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Get Shirky

April 27, 2008 @ 4:27pm

I am speeding along on a train somewhere in New Jersey. In minutes I will be in Philadelphia for this week's Crowd Fusion codejam. Probably on TechMeme I came across a link to an article by Clay Shirky called Gin, Television, and Social Surplus. Intrigued by the title, I loaded it and 20 other articles into Firefox tabs. Many of those loaded articles will never get read, but I am glad I read Clay's from start to finish.

It's clever.

If I had to pick the critical technology for the 20th century, the bit of social lubricant without which the wheels would've come off the whole enterprise, I'd say it was the sitcom. Starting with the Second World War a whole series of things happened — rising GDP per capita, rising educational attainment, rising life expectancy and, critically, a rising number of people who were working five-day work weeks. For the first time, society forced onto an enormous number of its citizens the requirement to manage something they had never had to manage before — free time.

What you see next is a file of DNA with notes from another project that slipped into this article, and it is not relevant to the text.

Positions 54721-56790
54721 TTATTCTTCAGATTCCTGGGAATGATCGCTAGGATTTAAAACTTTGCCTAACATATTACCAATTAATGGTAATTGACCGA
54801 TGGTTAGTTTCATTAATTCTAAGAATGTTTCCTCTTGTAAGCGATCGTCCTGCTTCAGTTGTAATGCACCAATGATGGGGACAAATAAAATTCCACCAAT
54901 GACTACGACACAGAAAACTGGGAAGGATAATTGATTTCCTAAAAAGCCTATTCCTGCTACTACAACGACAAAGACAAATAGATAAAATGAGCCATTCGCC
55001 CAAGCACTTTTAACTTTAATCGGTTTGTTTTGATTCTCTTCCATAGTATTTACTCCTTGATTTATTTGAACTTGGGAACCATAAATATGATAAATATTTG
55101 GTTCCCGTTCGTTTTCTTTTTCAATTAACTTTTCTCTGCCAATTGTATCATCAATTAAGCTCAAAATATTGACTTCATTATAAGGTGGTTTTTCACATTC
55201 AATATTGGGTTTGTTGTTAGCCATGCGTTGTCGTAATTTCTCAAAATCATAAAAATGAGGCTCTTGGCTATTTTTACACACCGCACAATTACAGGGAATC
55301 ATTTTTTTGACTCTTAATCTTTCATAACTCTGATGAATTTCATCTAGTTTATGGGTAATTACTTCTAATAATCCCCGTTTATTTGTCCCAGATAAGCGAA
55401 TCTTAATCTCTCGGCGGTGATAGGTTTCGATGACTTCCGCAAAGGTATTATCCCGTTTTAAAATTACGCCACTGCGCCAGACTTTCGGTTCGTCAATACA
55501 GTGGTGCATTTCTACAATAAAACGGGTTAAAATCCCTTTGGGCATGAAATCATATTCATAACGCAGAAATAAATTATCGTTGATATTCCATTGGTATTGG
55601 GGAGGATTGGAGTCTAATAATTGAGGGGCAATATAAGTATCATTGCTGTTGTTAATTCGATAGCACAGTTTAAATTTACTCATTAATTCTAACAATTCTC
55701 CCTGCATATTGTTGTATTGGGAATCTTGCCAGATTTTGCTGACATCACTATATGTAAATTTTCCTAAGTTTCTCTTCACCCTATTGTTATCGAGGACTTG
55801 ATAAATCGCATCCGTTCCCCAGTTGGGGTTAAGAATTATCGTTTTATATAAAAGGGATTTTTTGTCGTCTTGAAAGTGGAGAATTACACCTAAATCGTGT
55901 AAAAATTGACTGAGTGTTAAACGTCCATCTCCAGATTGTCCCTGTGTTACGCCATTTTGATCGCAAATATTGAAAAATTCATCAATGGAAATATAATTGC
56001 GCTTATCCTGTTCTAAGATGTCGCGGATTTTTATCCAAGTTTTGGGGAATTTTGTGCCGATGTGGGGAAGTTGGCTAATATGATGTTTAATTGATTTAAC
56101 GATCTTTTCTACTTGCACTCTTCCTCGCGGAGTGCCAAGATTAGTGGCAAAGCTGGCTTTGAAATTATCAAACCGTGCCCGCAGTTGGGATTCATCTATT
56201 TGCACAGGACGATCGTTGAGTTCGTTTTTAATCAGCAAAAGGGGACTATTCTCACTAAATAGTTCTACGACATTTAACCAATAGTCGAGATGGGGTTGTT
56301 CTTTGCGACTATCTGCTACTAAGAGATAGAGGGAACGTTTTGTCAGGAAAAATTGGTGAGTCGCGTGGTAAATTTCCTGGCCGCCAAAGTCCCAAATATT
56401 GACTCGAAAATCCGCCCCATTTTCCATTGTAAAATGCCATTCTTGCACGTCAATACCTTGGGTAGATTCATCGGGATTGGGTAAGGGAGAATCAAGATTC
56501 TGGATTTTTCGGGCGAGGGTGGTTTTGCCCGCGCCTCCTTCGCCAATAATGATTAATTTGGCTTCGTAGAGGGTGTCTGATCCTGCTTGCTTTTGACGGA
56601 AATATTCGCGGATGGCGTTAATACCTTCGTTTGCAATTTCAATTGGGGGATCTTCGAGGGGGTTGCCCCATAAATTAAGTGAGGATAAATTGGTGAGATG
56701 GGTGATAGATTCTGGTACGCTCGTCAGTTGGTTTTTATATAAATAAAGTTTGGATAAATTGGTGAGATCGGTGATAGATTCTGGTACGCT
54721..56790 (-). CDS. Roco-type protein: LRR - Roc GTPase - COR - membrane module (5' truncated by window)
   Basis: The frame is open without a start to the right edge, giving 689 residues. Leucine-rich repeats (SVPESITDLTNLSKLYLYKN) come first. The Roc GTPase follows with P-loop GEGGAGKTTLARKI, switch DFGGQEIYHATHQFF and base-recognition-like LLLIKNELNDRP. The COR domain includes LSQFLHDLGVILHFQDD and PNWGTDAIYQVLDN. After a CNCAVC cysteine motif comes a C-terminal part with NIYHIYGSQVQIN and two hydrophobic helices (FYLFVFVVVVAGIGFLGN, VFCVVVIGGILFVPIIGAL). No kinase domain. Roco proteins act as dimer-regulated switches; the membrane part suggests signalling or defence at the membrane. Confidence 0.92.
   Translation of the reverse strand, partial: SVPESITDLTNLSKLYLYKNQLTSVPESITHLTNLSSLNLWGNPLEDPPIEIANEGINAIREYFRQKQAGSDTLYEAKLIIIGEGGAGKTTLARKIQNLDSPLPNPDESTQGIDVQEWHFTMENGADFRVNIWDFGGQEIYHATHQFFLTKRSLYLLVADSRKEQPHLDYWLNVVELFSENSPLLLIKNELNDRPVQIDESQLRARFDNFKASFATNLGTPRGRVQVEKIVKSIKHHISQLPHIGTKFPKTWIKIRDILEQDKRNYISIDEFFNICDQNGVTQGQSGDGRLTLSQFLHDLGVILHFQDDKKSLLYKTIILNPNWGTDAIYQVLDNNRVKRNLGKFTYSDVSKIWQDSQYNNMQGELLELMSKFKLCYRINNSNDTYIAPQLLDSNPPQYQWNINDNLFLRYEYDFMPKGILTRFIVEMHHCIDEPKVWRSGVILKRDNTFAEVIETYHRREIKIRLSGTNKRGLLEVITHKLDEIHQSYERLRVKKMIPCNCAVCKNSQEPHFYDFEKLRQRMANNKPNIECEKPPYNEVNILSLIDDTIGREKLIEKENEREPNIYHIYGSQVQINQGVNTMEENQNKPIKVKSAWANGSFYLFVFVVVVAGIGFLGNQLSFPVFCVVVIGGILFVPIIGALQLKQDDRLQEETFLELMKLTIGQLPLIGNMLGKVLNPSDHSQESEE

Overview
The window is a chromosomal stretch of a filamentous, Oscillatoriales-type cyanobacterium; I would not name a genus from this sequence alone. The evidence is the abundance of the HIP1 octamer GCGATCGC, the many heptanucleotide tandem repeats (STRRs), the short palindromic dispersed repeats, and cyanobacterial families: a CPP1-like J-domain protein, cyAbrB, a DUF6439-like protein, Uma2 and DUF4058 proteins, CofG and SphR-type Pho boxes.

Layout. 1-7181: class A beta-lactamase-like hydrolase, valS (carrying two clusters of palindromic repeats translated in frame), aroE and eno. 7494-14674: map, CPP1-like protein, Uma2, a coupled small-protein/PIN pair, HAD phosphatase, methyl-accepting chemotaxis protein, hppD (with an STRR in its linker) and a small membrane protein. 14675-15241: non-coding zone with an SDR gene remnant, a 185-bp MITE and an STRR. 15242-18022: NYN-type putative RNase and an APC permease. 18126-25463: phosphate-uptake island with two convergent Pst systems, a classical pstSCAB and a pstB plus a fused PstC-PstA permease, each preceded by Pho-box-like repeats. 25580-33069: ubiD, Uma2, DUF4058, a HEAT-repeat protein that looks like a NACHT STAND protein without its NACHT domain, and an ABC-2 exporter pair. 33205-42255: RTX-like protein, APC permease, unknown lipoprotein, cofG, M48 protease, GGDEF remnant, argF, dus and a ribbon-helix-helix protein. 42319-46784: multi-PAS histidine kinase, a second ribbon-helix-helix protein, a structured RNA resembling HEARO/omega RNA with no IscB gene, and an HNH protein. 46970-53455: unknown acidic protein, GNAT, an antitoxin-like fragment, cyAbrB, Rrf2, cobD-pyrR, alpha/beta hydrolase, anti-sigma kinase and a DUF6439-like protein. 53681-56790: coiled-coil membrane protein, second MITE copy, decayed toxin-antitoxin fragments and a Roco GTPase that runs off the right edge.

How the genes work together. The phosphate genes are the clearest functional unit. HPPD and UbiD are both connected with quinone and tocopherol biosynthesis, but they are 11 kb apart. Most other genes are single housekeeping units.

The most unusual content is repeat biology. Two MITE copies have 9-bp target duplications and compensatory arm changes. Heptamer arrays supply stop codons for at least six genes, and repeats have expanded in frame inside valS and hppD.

And what did we do with that free time? Well, mostly we spent it watching TV.

He goes on to compare the total amount of time spent editing the Wikipedia to date and how much time we spend watching television. In the U.S. alone every year we spend 2,000 Wikipedia projects watching television. Wild.

Then he explained how when even a fraction of passive television watching time — our cognitive surplus — gets used for collaborative creative efforts how amazing it will be. People like to create. They'd rather be doing something that doing nothing and collaborative Internet projects might be the next revolution's gin and sitcoms.

About the title: A lifetime ago in Internet years, Clay Shirky wrote a column in Jason's Silicon Alley Reporter magazine. Being the naming guy (and the platform guy, yes, yes, I know) I got to give all the columns names. Xeni Jardin's was called Jardin Party. Okay, not my cleverest name. Since it sounded like the movie Get Shorty, I named Clay's column Get Shirky.

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